OCSP HTTP Header Specification/Example or field name of EDIPI?
Our application identifies users by the EDIPI passed in header. I'm coding this without having access at the moment so im relying heavily on documentation instead of trial and error; I can't find documentation.
From what I understand, the cert information will just be available to me in the header, and I can trust it. So I should just grab their EDIPI and check my user tables to see who is associated with that EDIP then I mark them as logged in. (Side question, do I need to check their revoked status? Does a revoked cert still get forwarded to our application or are they redirected by F5?)
I'm using PHP to check the headers. I already know how to get the header information and grab values from it. What I don't know is what the EDIPI key/index is. I can't find documentation or examples of the headers.
I've have however found the GCDS documentation and an example dump of the headers. In that case of GCDS, the EDIPI key is 'cert-edipi'. Is that a standard naming convention that would be the same for F5?
If anyone can point me to an example of an HTTP header, or better-yet the documentation of the fields and their definitions that would be super helpful. If lieu of that, what's the name of the EDIPI field in the HTTP header?
Lucas, thanks for the detailed response. Your assumptions are correct. I had seen that post you linked when I was searching and had dismissed it as unrelated to what I was looking for for. I had been lead to believe that the process you just described was sort of automatic, that simply by being in the F5 and using HTTPS that the x509 info would automatically be inserted into the HTTP request header and forwarded to the server.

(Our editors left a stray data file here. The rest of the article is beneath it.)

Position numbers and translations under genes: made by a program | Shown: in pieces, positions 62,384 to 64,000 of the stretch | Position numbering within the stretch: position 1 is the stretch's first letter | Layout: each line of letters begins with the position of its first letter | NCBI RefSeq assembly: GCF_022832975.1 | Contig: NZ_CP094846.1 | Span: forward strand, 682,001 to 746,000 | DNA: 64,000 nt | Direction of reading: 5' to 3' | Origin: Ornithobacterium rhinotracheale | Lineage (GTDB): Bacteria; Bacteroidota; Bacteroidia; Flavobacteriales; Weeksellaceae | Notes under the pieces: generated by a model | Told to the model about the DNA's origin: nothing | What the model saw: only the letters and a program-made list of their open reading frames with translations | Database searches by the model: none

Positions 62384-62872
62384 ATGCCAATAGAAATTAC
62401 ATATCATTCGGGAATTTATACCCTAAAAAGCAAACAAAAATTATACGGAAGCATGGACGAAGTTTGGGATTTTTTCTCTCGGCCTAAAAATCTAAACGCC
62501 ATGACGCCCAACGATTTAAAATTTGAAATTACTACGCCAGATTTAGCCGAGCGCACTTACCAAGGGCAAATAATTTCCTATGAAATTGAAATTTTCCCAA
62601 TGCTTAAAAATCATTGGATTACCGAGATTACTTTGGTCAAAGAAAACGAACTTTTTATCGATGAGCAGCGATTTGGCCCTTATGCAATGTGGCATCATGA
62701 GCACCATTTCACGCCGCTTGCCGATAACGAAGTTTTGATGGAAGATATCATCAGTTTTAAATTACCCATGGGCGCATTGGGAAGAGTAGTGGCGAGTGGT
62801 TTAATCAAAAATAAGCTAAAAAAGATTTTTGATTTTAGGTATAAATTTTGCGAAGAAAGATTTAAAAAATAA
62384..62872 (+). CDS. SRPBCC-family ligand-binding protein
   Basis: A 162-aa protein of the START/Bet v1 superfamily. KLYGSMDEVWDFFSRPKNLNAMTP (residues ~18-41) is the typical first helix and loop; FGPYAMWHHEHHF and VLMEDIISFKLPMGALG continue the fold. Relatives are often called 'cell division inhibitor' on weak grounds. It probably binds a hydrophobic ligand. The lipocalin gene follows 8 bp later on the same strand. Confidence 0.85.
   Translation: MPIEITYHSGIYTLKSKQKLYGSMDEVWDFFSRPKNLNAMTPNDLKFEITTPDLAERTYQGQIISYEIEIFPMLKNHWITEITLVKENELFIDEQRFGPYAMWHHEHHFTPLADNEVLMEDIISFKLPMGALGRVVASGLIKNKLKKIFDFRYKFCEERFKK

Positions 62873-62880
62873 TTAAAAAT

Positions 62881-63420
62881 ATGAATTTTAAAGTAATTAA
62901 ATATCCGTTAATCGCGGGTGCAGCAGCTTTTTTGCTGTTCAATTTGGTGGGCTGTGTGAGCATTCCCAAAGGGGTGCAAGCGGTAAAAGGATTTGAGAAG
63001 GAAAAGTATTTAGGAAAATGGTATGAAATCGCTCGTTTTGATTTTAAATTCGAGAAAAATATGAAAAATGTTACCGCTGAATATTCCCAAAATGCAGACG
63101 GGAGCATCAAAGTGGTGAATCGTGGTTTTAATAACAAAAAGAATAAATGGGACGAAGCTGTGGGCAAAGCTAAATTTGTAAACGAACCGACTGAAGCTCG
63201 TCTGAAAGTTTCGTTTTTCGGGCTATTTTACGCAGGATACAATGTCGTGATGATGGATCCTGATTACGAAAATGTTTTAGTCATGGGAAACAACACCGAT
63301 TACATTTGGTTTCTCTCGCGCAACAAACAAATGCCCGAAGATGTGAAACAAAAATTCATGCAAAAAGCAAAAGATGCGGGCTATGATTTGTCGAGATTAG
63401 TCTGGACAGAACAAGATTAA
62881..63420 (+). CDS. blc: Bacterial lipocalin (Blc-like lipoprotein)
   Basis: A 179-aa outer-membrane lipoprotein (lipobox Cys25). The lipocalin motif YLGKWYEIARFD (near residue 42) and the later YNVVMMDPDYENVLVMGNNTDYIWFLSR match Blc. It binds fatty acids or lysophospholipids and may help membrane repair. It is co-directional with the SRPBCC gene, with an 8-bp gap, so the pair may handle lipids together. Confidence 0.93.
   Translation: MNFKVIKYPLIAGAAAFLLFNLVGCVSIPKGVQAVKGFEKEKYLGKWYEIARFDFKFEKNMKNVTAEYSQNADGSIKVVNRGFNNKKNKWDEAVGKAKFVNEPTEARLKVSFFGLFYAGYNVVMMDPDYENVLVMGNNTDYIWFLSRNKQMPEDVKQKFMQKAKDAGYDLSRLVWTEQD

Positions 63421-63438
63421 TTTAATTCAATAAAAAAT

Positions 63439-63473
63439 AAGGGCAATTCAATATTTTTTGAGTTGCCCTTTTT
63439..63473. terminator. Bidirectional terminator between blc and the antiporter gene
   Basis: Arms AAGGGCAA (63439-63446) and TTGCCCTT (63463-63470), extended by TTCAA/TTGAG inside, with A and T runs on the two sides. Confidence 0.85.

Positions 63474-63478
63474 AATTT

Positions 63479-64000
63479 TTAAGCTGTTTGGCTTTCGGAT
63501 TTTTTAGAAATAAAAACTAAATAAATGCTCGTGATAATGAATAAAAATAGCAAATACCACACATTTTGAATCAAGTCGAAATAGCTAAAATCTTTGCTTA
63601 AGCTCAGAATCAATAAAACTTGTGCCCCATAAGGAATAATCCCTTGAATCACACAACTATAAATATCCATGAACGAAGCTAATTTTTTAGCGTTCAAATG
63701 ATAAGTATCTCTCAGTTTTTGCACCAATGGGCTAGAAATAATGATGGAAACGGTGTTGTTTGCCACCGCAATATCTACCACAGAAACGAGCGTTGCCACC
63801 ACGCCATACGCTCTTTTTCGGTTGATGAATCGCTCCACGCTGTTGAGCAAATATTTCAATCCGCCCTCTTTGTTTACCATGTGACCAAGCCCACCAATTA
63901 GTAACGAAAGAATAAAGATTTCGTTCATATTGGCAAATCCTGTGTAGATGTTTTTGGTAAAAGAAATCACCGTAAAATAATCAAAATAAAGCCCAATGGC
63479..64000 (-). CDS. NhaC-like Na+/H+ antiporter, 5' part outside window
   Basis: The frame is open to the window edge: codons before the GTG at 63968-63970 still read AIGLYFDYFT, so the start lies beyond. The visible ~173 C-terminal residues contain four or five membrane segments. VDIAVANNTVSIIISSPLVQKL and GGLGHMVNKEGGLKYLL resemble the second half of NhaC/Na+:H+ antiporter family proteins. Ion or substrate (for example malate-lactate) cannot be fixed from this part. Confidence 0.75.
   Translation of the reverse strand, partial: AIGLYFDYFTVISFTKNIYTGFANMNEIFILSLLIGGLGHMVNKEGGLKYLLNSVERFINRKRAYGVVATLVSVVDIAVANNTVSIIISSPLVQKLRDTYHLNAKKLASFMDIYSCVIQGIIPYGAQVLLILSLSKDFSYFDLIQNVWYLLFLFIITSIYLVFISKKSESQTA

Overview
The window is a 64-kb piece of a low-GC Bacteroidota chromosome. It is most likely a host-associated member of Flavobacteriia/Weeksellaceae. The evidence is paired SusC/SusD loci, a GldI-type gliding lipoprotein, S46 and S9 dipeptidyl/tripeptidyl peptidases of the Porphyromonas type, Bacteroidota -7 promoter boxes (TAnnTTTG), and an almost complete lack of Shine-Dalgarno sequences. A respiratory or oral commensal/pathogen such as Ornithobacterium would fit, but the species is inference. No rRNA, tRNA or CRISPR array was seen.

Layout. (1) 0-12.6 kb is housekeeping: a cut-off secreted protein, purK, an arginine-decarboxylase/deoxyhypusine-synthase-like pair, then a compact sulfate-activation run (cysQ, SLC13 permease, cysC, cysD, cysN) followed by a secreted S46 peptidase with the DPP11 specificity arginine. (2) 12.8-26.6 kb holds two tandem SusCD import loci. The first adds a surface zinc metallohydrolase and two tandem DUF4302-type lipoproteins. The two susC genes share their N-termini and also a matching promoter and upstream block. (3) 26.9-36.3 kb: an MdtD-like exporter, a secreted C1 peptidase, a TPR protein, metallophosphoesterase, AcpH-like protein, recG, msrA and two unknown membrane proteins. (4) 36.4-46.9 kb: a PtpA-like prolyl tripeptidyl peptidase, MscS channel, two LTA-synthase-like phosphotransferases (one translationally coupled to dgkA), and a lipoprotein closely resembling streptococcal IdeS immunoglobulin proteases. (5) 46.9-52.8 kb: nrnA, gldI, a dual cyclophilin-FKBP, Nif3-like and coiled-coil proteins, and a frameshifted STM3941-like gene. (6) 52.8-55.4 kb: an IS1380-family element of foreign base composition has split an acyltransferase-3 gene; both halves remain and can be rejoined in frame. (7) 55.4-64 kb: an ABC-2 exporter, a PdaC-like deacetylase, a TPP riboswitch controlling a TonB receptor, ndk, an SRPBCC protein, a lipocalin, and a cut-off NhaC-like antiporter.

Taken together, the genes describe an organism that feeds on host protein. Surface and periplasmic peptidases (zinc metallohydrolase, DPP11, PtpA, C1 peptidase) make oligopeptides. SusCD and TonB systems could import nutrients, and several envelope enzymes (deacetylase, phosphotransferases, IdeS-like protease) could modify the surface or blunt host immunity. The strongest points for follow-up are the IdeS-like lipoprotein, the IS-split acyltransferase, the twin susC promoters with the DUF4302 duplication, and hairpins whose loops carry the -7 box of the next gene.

I thought I was just missing the finer details, but I apparently really am missing the overarching architecture of how this will work! I think the important take away from your code is that I can name the EDIPI whatever I want in the request header. That's enough to let me start writing my PHP. So thanks!
I think I followed your code fine, but am entirely unfamiliar with the syntax/language. Am I right to assume that my server admins will have access to an F5 console where I'd have to get them to setup rules for how we want our connections to be managed, and the script your provided is an example of one of those handling rules?
Great! sounds like you're on the right track.
The language that BIG-IPs use for network programmability is a flavor of TCL called "iRules". In a nutshell, you write code blocks like "When this event happens, do these commands", then you attach that code to a virtual server. iRules support passing data between events using variables. In this way, almost any conceivable use case or data translation is possible.
You can read more about irules here: